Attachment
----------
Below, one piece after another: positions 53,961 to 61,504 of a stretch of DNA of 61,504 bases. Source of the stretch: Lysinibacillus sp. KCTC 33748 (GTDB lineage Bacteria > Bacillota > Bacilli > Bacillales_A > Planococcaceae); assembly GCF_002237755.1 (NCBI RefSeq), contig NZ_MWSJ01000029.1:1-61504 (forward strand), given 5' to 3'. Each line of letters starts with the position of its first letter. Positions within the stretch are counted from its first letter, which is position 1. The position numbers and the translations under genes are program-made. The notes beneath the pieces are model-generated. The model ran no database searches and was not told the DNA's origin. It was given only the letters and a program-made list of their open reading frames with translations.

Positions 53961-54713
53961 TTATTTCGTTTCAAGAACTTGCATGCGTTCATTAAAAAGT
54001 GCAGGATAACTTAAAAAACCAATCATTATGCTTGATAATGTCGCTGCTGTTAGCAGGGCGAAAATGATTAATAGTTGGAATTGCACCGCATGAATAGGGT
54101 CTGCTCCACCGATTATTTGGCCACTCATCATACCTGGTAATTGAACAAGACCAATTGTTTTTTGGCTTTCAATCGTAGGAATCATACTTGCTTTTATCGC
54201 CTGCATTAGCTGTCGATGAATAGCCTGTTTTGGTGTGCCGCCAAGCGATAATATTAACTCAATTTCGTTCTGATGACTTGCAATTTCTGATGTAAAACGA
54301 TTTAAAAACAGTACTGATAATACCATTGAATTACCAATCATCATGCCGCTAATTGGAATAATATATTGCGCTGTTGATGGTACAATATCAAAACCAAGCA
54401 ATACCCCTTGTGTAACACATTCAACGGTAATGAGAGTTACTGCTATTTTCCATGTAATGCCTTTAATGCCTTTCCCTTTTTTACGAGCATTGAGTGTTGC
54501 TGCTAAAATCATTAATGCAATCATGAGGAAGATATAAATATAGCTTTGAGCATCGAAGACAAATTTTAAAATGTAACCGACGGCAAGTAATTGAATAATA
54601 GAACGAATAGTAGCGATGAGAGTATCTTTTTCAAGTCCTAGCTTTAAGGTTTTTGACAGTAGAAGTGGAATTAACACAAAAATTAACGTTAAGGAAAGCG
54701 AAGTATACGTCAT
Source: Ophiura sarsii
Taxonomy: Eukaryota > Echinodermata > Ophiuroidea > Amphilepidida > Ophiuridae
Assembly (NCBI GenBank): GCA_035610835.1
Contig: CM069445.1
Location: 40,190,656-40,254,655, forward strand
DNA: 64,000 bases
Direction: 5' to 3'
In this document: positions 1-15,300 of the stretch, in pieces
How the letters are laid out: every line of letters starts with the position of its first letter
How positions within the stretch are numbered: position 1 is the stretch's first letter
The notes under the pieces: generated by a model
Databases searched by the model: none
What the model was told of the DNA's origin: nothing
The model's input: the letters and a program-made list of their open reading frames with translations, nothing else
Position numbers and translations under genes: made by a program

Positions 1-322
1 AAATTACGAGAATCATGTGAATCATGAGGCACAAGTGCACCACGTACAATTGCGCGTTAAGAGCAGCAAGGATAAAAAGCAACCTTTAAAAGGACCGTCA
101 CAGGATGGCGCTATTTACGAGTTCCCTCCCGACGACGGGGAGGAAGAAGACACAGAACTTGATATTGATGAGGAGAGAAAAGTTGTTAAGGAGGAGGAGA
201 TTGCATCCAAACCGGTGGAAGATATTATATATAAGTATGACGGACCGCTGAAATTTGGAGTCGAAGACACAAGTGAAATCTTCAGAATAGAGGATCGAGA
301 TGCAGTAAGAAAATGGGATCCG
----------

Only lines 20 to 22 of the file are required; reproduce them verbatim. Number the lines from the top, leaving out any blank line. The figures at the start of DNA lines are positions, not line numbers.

How the letters are laid out: every line of letters starts with the position of its first letter
How positions within the stretch are numbered: position 1 is the stretch's first letter
The notes under the pieces: generated by a model